Q News: How long can a placebo effect last?

Posted by Mellisa on June 7, 2013 in Autism, Mental Health |

qeyePlacebo?

Did you know…after-bipolar-journal-of-child-adolescent-phychopharmacology

In a study published in 2010 by The Journal of Child and Adolescent Psychopharmacology, children on the Autism Spectrum using the Empowerplus  Q96 formula were shown to improve more than the children on medications or no treatment at all.

The unique micronutrient formulation is proven to reduce self-injurious behavior, tantrums, and aggression. Other advantages to treatment with the formulation over medication included:

  • Less anger and irritability
  • Lower activity level and less weight gain
  • Less social withdrawal and better ability to converse
  • Fewer side effects and adverse events than with other treatments

Symptom improvement was sustained at six months, ruling out the notion that improvement was a possible ‘placebo effect’.

 

Placebo Effect – any effect that seems to be a consequence of administering a placebo; the change is usually beneficial and is assumed result from the person’s faith in the treatment or preconceptions about what the experimental drug was supposed to do; pharmacologists were the first to talk about placebo effects but now the idea has been generalized to many situations having nothing to do with drugs. (TheFreeDictionary.com)

 

Autumn Stringam

“As a psychiatric patient, I was convinced that every pill my physician prescribed was exactly what I needed and if I would be consistent, (unlike my mother or grandfather,) I would be made well. Every time the pills stopped working, or I found myself sicker still, I was disappointed.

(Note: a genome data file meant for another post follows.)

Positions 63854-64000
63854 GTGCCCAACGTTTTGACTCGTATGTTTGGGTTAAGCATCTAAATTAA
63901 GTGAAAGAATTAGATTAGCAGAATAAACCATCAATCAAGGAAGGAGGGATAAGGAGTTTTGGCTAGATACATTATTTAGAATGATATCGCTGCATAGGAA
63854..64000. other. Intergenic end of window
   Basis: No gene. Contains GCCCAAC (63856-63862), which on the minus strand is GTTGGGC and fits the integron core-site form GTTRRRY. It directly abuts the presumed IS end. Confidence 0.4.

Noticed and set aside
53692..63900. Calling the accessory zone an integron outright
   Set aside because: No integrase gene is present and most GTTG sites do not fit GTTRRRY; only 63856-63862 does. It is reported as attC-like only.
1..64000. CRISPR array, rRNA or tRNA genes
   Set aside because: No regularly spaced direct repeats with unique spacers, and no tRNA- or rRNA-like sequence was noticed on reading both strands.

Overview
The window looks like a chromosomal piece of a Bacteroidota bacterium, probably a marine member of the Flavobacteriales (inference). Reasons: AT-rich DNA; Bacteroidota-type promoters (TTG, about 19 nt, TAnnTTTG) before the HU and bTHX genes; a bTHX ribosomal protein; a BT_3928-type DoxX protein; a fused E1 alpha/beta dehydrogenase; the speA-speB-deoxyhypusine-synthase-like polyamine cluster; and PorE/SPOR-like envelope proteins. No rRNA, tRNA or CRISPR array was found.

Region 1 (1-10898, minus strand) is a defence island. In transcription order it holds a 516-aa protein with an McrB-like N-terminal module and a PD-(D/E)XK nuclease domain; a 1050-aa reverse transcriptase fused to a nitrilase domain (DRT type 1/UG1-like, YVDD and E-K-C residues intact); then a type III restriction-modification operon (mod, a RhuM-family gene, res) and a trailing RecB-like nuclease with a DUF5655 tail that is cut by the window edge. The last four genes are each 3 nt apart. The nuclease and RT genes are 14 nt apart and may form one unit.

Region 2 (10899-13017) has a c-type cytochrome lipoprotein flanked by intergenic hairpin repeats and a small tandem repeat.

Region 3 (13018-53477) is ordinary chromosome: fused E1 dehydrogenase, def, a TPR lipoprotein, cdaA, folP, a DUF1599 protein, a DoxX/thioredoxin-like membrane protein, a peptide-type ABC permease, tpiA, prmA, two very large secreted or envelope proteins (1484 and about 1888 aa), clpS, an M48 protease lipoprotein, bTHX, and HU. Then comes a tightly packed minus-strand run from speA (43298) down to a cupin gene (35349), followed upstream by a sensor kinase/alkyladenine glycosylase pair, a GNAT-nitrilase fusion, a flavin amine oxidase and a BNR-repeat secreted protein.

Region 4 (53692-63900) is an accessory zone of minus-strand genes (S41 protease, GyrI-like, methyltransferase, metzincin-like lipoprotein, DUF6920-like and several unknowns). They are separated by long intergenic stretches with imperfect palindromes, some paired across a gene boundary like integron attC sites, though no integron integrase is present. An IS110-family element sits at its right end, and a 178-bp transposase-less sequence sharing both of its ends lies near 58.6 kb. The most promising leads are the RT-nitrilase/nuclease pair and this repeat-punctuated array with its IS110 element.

When my father decided to force me to use his concoction based on the pig feed recipe, I thought he had lost his mind and I fought him. I knew the ‘pig pills’ would only make me worse and my doctor told me that taking them could hurt me and possibly lead to my death. Was I ever shocked when the visions and voices and mood swings quieted and I became rational and calm. It was wholly unexpected, unbelievable to me, and certainly not a placebo effect.

If ever I were to ‘think myself better’ I would have done it years before the ‘pig pills’ saved me. Were it possible, I would have ‘thought myself better’ the first time my doctor prescribed a drug.” Autumn Stringam  author of “A Promise of Hope” (2007)

I had the pleasure of meeting Autumn recently at a micronutrient health conference. What a smart, funny, warm, loving person she is. Obviously the placebo effect is not in effect in her. She has been symptom free for 17 years now.

Please pass the hope on to someone you know or love!

 

Mellisa McJunkin

Ambassador of Hope

(406) 493-9294 Talk or Text

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